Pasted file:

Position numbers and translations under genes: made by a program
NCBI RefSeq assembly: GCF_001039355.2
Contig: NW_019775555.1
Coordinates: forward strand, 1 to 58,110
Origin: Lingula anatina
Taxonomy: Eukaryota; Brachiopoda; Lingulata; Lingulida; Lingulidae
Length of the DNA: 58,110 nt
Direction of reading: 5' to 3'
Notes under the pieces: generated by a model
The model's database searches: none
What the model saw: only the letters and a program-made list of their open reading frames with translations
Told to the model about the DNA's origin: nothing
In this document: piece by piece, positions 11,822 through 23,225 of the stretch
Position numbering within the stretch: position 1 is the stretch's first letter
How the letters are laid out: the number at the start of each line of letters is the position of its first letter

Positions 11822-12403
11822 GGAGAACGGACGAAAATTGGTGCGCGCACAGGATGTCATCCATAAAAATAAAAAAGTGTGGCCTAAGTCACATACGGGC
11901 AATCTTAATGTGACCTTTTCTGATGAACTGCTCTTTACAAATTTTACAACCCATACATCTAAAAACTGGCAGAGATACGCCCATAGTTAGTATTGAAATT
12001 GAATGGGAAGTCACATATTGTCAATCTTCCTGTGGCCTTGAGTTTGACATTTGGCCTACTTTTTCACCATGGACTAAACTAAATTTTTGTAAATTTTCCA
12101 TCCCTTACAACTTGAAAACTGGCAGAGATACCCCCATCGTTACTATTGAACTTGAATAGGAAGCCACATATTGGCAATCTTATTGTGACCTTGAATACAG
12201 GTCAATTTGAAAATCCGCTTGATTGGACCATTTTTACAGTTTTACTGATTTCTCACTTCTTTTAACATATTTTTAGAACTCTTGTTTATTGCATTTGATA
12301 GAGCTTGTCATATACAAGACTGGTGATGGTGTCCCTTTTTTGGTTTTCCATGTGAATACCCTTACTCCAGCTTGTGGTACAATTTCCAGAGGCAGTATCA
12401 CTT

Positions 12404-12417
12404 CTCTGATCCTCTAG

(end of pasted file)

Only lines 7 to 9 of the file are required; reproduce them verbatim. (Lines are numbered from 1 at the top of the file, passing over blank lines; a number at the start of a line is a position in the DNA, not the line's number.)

Length of the DNA: 58,110 nt
Direction of reading: 5' to 3'
Notes under the pieces: generated by a model